capital adequacy requirements for banks.
The proposed Basel II Accord attempts to
account for operational risk.
International Money Market
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International Credit Market
MNCs sometimes obtain medium-term
funds through banks located in foreign
markets.
Eurocredit loans refer to loans of one year
or longer extended by banks in Europe to
foreign MNCs or government agencies.
Floating rate loans, such as those based
on the LIBOR, are common, since bank
asset and liability maturities may not
match.
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International Credit Market
Sometimes a single bank is unwilling or
unable to lend the amount needed by a
particular MNC or government agency.
A lead bank may then organize a
syndicate of banks to underwrite the loan.
Borrowers that receive a syndicated loan
typically incur front-end management and
commitment fees, in addition to the
interest on the loan.
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International Bond Market
There are two types of international bonds:
Bonds denominated in the currency of the
country where they are placed but issued
by borrowers foreign to the country are
called foreign bonds or parallel bonds.
Bonds that are sold in countries other
than the country of the currency
denominating the bonds are called
Eurobonds.
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The emergence of the Eurobond market
was partly due to the 1963 U.S. Interest
Equalization Tax (IET). They have become
very popular, perhaps in part because
they circumvent registration requirements.
Usually, Eurobonds are issued in bearer
form, pay annual coupons, and have call
provisions. Some also carry convertibility
clauses, or have variable rate provisions.
International Bond Market
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70 to 75 percent of Eurobonds are
denominated in the U.S. dollar.
Eurobonds are underwritten by a multi-
national syndicate of investment banks
and simultaneously placed in many
countries.
In the secondary market, the market
makers are often the same underwriters
who sell the primary issues.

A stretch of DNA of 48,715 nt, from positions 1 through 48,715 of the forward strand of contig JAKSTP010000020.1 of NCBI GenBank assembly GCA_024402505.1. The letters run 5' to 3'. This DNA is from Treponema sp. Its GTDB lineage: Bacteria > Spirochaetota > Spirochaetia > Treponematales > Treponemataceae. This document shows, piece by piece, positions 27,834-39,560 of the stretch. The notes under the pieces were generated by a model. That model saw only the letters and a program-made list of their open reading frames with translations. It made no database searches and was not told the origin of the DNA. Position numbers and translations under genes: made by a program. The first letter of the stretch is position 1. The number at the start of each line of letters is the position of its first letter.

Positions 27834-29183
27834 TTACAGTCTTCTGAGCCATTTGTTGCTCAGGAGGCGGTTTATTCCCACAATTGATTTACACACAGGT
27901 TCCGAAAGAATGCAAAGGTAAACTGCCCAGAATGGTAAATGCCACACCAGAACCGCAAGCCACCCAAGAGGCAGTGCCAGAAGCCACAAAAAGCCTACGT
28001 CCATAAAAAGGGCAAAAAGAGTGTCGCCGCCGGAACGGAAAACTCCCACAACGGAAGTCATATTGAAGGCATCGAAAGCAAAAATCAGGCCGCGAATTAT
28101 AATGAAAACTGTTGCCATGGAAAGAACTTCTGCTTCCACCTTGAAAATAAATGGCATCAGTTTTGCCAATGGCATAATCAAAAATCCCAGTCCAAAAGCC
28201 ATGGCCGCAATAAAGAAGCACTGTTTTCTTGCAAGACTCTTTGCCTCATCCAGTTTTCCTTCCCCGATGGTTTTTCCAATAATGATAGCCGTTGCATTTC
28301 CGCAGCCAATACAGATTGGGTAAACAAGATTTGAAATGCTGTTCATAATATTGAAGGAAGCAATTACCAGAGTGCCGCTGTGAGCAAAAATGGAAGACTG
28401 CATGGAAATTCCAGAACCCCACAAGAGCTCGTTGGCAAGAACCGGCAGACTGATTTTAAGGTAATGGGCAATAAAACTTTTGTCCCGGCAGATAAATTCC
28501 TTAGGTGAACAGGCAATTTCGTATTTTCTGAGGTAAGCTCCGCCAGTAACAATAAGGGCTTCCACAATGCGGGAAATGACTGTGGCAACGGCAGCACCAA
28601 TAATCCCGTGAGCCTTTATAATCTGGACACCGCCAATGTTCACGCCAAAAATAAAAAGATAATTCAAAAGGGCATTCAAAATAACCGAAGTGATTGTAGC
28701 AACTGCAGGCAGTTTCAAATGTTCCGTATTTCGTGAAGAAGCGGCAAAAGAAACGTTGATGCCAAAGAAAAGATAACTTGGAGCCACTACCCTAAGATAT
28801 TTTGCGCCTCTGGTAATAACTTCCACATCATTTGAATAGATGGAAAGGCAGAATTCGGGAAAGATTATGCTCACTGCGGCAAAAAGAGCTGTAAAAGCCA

International Bond Market
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Comparing Interest Rates Among Currencies
Annualized Short-Term Interest Rates among Countries in 2001
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Comparing Interest Rates
Among Currencies
Interest rates are crucial because they
affect the MNCs cost of financing.
The interest rate for a specific currency is
determined by the demand for and supply
of funds in that currency.
As the demand and supply schedules for a
specific currency change over time, the
equilibrium interest rate will also change.
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Quantity of $
Interest
Rate
for $
S
$

D
$

Quantity of Pesos
Interest
Rate
for
Pesos
S
peso

D
peso

Why U.S. Dollar Interest Rates Differ
from Mexican Peso Interest Rates
The curves are further to the right for the
dollar because the U.S. economy is larger.
The curves are higher for the Mexican peso
because of the higher inflation in Mexico.
i
e

i
e

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International Stock Markets
In addition to issuing stock locally, MNCs
can also obtain funds by issuing stock in
international markets.
This will enhance the firms image and
name recognition, and diversify their
shareholder base.
A stock offering may also be more easily
digested when it is issued in several
markets.
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Stock issued in the U.S. by non-U.S. firms
or governments are called Yankee stock
offerings. Many of such recent stock
offerings resulted from privatization
programs in Latin America and Europe.
Non-U.S. firms may also issue American
depository receipts (ADRs), which are
certificates representing bundles of stock.
International Stock Markets
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The locations of an MNCs operations can
influence the decision about where to
place its stock, in view of the cash flows
needed to cover dividend payments.
Market characteristics are important too.
Stock markets may differ in size, trading
activity level, and proportion of individual
versus institutional share ownership.
International Stock Markets
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Comparison of
International Financial Markets
The foreign cash flow movements of a
typical MNC can be classified into:
Foreign trade exports and imports
Direct foreign investment (DFI)
acquisition of foreign real assets
Short-term investment or financing in
foreign securities
Longer-term financing in the international
bond or stock markets
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Foreign Cash Flow Chart of an MNC
International
Money Markets
International
Credit
Markets
International
Stock Markets
Export/Import

Long-Term
Financing
Foreign
Business
Clients
Foreign
Exchange
Markets
Export/Import
Foreign
Exchange
Transactions
Medium- &
Long-Term
Financing
Foreign
Subsidiaries
Dividend
Remittance
& Financing
Short-Term
Investment & Financing
Long-Term Financing
Medium- & Long-Term Financing
Short-Term
Investment
& Financing
MNC Parent
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How Financial Markets Affect
an MNCs Value
Since interest rates commonly vary
among countries, an MNC may use the
international financial markets to reduce
its cost of capital, thereby achieving a
higher valuation.